If you have recently entered the Kepler Track via the Control Gates, you might have noticed that the lower branches of the tutu trees around those clearings have no leaves left on them. What is going on here? When you look among the grass around the tutu trees, you often find a clue in the form of some poo... the culprit of all this browsing is the red deer (Cervus elaphus).
New Zealand evolved without native grazing mammals. Land mammals, apart from the native bats, have been introduced by humans.
Deer were imported and released here from 1851 and have changed the forests and plant communities from the alpine regions to the lowlands dramatically ever since. Their favourite foods include: three-finger, five-finger, lancewood, hen and chicken fern, broadleaf, māhoe, patē and high-altitude and subalpine shrubs like stinkwood.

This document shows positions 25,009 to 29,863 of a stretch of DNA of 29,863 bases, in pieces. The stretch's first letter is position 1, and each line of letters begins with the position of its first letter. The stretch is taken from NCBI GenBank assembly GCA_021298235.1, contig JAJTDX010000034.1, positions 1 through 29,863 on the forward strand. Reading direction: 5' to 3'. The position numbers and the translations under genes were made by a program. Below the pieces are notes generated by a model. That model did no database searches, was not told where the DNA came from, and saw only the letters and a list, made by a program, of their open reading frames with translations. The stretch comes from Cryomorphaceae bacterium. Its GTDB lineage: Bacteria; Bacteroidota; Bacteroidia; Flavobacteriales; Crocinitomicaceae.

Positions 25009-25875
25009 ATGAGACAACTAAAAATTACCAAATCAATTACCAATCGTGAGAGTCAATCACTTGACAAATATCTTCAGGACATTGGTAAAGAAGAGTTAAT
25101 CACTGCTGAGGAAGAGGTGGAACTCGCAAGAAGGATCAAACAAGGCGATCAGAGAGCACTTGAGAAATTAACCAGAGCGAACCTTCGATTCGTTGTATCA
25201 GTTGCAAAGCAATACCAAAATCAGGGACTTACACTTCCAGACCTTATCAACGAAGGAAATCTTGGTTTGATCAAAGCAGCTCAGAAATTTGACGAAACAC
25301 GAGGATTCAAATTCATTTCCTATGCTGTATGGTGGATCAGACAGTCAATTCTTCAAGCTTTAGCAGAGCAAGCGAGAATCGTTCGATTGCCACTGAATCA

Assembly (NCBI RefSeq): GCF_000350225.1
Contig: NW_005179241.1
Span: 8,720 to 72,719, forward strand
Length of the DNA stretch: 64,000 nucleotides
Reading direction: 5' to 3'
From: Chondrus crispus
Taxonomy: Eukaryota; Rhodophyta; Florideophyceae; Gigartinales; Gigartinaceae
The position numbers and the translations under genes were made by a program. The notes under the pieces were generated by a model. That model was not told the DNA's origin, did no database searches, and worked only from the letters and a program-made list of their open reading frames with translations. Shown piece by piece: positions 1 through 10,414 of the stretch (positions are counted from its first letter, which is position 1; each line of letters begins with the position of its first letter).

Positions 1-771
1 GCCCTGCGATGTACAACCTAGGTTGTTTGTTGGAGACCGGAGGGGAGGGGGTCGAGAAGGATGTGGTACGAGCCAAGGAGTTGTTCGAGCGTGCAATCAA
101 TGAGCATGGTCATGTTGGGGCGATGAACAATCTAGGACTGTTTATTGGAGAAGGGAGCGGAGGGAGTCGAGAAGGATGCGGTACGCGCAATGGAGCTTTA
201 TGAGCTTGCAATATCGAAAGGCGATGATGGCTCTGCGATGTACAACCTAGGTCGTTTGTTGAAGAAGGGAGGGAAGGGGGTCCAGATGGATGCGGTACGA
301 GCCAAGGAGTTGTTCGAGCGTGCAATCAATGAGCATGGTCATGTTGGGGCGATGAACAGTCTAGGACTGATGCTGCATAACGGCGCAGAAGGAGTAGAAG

Deer threaten the health of New Zealand native ecosystems, including the beech forest. However, they are also keenly hunted for recreation and commercially harvested for venison. Because they are valued for hunting and meat production, management is required to minimise their negative impacts on local ecosystems.
Deer, antelopes, pigs, giraffes, camels, cattle… hippos (and whales, hippos’ closest relatives) belong to the same large group: cetartiodactyla.
They are all even-toed hoofed mammals. Their third and fourth toes equally carry their weight. Horses are odd-toed hoofed mammals, as their weight is mainly carried by their third toe.
Can you find out the difference between antlers and horns?